Furthermore, Rashid was supposed to receive his legal documents that he requires for his lawsuit against the Oregon Department of Corrections. So far none of this has been done, and Rashid is increasingly concerned about what has happened to his property – literally, everything he owns in the world.
Please telephone Virginia Interstate Compact Coordinator Terry Glenn at (804) 887-7866 and ask why Kevin Johnson, VDOC No. 1007485, has not yet received any of his property. It has been two months since Rashid was transferred from Oregon, and if he does not get his property soon, this will directly impact his ability to conduct his lawsuit against the Oregon Department of Corrections.
For more information, see the website rashidmod.com.
Write Rashid at his new address: Kevin Johnson, 1859887, Clements Unit, 9601 Spur 591, Amarillo, TX 79107. Make sure a first and last name are clearly printed in the return address section of the envelope or your mail will be returned.
From: Hawaii News Now, Nov 24th 2012
By: Keoki Kerr
SUGUARO, Arizona (HawaiiNewsNow) —
A Honolulu lawyer who represents about 70 Hawaii inmates at an Arizona prison said officials there routinely harass and retaliate against some of those inmates for bringing complaints about their treatment behind bars.
Hawaii inmates at Saguaro Correctional Center in Arizona often use the phone to talk to their Hawaii-based attorneys, such as Myles Breiner.
But he said officials at the prison routinely listen to the prisoners’ side of the conversations and take notes on their contents, a violation of attorney-client privilege.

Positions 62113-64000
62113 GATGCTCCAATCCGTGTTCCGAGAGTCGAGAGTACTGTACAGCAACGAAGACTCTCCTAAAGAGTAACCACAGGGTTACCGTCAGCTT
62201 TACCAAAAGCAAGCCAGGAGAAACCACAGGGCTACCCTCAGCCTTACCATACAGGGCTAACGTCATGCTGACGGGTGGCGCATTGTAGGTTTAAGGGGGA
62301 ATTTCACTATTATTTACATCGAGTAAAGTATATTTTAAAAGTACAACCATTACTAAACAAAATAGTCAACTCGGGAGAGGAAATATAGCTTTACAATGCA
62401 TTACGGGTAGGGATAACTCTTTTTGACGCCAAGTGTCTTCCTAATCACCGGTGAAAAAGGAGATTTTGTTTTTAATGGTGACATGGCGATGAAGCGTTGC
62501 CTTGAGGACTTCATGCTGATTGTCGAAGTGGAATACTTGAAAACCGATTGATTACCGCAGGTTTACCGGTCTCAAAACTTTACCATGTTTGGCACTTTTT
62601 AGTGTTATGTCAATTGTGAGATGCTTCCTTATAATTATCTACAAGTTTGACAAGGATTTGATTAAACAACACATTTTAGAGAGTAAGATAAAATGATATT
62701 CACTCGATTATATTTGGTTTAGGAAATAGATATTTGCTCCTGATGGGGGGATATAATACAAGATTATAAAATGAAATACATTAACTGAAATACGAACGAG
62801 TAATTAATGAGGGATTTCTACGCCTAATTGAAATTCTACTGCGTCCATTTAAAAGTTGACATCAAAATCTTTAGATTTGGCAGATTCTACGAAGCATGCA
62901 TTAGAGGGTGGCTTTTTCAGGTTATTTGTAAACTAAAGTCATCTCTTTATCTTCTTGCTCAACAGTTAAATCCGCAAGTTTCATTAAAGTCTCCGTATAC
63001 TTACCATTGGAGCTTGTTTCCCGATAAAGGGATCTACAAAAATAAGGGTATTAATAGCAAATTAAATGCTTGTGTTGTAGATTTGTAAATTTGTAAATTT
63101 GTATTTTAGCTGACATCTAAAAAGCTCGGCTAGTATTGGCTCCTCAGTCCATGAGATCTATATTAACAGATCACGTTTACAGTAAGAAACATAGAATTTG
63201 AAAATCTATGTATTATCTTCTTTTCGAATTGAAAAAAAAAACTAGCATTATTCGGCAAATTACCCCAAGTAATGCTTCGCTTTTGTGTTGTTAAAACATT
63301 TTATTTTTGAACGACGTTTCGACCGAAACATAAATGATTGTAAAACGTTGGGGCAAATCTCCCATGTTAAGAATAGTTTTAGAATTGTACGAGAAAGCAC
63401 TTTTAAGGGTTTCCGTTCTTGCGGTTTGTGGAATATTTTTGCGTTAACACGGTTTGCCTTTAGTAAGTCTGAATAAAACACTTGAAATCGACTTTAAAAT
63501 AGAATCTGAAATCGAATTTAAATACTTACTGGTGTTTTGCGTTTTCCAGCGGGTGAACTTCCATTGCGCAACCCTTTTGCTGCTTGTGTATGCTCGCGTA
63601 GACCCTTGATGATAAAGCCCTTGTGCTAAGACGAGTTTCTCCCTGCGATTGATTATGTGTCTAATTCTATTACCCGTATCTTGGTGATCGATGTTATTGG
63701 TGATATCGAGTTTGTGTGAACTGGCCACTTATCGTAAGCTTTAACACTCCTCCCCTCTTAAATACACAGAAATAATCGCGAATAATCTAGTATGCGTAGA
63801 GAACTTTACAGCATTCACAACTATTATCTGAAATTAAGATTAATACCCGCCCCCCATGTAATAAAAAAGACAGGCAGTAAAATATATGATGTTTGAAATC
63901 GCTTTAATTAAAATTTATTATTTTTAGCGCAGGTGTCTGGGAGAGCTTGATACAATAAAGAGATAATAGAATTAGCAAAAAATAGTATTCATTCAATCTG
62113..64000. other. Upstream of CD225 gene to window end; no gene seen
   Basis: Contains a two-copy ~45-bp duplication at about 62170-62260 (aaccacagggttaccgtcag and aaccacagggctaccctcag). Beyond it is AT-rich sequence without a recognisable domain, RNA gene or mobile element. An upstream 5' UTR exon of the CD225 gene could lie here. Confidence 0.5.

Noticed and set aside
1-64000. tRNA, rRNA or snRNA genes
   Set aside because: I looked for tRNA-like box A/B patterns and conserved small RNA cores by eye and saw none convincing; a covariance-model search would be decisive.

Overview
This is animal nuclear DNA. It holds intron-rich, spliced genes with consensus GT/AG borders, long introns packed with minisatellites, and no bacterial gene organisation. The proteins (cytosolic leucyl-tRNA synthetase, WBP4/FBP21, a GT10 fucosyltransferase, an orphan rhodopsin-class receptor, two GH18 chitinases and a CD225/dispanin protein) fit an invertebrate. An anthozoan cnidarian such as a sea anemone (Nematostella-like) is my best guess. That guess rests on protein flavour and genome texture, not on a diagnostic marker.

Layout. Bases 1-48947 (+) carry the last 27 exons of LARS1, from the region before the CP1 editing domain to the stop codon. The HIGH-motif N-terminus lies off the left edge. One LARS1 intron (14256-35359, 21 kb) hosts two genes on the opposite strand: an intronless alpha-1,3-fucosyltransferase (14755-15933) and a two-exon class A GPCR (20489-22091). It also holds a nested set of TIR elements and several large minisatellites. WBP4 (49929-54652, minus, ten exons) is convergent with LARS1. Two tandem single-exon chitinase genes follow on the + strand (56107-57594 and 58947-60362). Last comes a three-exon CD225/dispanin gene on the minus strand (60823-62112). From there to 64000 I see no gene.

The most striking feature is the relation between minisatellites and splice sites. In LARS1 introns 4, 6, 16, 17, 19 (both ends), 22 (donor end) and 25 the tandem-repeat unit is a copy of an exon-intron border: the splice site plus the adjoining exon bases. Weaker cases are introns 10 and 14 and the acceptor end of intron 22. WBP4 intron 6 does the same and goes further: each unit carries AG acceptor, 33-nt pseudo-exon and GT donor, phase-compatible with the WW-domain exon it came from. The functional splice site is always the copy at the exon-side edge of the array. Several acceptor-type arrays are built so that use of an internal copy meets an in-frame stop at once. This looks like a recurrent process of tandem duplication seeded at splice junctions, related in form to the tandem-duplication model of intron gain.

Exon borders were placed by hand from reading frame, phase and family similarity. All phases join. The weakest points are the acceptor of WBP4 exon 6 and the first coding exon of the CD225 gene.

“Inmates, as a result, are intimidated. They are reluctant to discuss anything over the phone,” Breiner said. “Our clients are told, ‘Why do you need that lawyer? You don’t need that lawyer. We can help you without that attorney.'”
Breiner said Saguaro inmates who file complaints about abuse by guards, improper medical attention and other problems with staff are retaliated against with unfair misconduct violations, which can make them ineligible to get parole.
“Inmates who are pursuing litigation have a disproportionate number of misconducts filed against them by the facility,” Breiner said.
A spokesman for Corrections Corporation of America, the private company that owns the prison where Hawaii houses more than 1,600 of its inmates, released a statement responding to some of Breiner’s allegations.
“CCA takes the safety and dignity of the inmates entrusted to our care very seriously,” said Steven Owen, senior director of public affairs for the prison company. “We have a zero-tolerance policy for any form of retaliation and take any such allegations very seriously.”
Owen said the Saguaro Correctional Center has a “robust grievance process” that inmates can use to voice concerns or complaints, and he said the prison encourages them to do so.
But Breiner has other complaints.
“The warden has a habit of referring to me as ‘That Jew lawyer. That Jew lawyer Myles Breiner.” They hope to have me put in segregation,” Briener said.
In a letter he wrote to Hawaii’s Attorney General David Louie, Breiner said his clients tell him the prison warden and his assistant warden say they want to lock Breiner up if he visits the facility.